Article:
Writing in Inside Story, Peter Browne’s (Boats and Votes, 2010) look at the 2001 election polls shows the reversal of the Howard’s government’s fortunes began much earlier than the Tampa affair, beginning with the Howard government’s pissing off the Liberal’s economic purists with the 2001 budget. Tampa was a boost, but of far lesser significance to the party’s electoral support than the September 11 attacks. The importance of Kevin Rudd winning federal Labor’s sole majority in the last 24 years, despite promising an end to the ‘Pacific Solution’, also cannot be understated. Indeed, despite the notion of the 2001 being won off the Tampa ugliness, data collected by the Australian National University on Australian voting patterns indicates that refugees and asylum seekers were seen as more important in 2007 (21%) than they were in 2001 (16%).
Marr’s essay should be critiqued for its laziness in the above matter; however, his lack of engagement with the crisis of political authority is his work’s eminent flaw. For it is in these conditions that we see a resurgent Hanson. Even if she has desperately sought to retain her sad position in public life over the past two decades, Hanson is once again our foremost anti-politician. Her success, we must understand, depends on her difference. We can then see how Hanson’s support for cutting penalty rates, which saw her aligning with an unelected body making an unpopular decision, contributed to One Nation’s poor result in the 2017 Western Australian election.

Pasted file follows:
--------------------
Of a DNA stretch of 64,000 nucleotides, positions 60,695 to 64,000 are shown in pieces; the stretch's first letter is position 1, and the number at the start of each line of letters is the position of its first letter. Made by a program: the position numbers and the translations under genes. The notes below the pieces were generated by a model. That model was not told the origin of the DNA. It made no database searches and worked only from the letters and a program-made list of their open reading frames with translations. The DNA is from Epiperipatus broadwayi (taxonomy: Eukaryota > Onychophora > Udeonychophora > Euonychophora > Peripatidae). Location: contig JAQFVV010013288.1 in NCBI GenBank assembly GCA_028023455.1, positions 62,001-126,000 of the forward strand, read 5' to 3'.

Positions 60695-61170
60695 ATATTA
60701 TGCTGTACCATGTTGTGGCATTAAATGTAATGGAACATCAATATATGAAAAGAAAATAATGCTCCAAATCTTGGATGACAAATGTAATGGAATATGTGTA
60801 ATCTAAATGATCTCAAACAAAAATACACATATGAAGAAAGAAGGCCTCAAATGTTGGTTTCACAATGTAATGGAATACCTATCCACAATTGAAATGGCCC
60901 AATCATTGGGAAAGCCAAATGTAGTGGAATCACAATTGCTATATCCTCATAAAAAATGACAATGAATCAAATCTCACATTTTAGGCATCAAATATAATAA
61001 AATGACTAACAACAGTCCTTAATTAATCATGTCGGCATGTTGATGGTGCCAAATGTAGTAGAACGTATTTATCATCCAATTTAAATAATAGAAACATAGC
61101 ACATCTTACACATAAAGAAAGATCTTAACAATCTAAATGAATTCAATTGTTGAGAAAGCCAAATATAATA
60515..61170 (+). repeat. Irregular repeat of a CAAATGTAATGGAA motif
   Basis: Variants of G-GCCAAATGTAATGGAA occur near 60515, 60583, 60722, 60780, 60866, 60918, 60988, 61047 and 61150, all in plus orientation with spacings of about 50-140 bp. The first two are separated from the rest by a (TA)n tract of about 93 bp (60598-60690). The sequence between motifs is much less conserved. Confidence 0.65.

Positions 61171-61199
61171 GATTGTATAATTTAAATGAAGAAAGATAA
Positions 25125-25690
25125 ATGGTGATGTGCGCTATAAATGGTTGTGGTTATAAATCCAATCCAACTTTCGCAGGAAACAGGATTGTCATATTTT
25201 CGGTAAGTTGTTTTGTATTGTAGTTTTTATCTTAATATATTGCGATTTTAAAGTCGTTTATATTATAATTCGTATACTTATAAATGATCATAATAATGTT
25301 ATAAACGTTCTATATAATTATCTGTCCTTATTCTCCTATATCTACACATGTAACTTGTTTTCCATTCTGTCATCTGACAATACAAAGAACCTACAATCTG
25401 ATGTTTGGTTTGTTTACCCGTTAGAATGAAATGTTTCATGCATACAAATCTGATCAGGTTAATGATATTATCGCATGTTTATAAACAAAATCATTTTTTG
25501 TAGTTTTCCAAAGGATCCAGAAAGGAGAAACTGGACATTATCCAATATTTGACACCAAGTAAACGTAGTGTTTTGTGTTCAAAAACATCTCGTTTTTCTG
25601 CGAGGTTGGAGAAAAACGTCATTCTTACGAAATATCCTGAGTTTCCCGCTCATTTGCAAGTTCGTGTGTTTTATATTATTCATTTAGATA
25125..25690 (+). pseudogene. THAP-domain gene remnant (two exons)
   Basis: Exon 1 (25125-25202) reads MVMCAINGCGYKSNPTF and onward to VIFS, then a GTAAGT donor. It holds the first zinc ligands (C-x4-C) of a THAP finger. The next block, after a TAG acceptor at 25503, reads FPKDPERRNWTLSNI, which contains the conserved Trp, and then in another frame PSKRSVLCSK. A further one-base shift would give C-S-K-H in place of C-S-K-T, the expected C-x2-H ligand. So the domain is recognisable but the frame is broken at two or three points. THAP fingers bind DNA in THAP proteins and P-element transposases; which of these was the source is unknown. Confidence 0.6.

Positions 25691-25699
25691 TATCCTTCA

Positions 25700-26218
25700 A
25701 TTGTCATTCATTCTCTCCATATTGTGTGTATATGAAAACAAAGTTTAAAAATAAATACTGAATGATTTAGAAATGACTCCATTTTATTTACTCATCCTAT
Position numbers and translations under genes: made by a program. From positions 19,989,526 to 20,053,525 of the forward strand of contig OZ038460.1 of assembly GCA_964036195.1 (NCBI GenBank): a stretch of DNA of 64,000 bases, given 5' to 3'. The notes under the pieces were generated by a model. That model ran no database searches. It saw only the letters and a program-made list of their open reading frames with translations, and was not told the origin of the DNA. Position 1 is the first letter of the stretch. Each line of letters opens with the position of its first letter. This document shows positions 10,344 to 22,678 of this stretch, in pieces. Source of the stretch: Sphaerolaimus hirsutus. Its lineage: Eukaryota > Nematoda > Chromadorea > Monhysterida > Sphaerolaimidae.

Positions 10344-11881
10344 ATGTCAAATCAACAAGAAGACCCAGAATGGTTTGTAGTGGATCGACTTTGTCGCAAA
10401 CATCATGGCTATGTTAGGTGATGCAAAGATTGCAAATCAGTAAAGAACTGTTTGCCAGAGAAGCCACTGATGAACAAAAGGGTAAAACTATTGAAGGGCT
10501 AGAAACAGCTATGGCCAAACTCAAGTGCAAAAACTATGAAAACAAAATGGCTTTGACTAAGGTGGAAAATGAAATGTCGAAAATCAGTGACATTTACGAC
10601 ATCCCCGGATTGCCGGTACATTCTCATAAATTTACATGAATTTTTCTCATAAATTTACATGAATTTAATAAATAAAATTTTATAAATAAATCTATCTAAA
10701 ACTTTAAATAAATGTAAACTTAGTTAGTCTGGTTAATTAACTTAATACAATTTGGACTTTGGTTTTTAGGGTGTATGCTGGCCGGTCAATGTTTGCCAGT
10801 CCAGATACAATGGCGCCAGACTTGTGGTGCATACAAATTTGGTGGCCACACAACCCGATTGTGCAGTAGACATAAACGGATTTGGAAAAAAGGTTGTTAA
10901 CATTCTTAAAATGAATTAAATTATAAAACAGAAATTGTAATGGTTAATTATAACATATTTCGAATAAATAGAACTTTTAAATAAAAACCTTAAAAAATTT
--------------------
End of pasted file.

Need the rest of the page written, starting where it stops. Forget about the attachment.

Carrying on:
Marr does not believe Hanson will simply vanish, but he is a believer that her influence will wane if she is rightfully ignored and labelled a racist. But a mere shift to bipartisan consensus on the matters Hanson capitalises on, and a maturation political culture – which has certainly fallen to depths of unbelievable stupidity – will not put a halt to Canberra’s decaying political authority.
The Bedlamesque nature of One Nation, perhaps even more so than her personal failings, will always be an anchor on Hanson’s political prospects – in this respect, her challenge is similar to that of Marine Le Pen, who must neutralise the effects of being associated with the National Front’s ugly history. Yet, if Hanson were to vanish, the threat of a political insurgency would not be banished; the environment in which she finds her success might still provide more fertile ground for a substitute. Most obviously, the United States has shown how alienation from political structures can give rise to an authoritarian leader. But the opportunities for outsiders to thrive in a political order in decay has proved to cross ideological lines – one can see this in Jeremy Corbyn’s takeover of the British Labour Party, the election of Syriza in Greece, and the rise of Podemos in Spain.
In his concluding comments, David Marr writes: ‘The far right where politicians are spending so much energy harvesting votes these days is not Australia.’ It may be the case that, if a rebellion against Australia’s political order were to break out, it would differ in form – and even be of lesser ugliness – than elsewhere; but a spectator of recent history should be wary of such proclamations and the complacency they can inspire.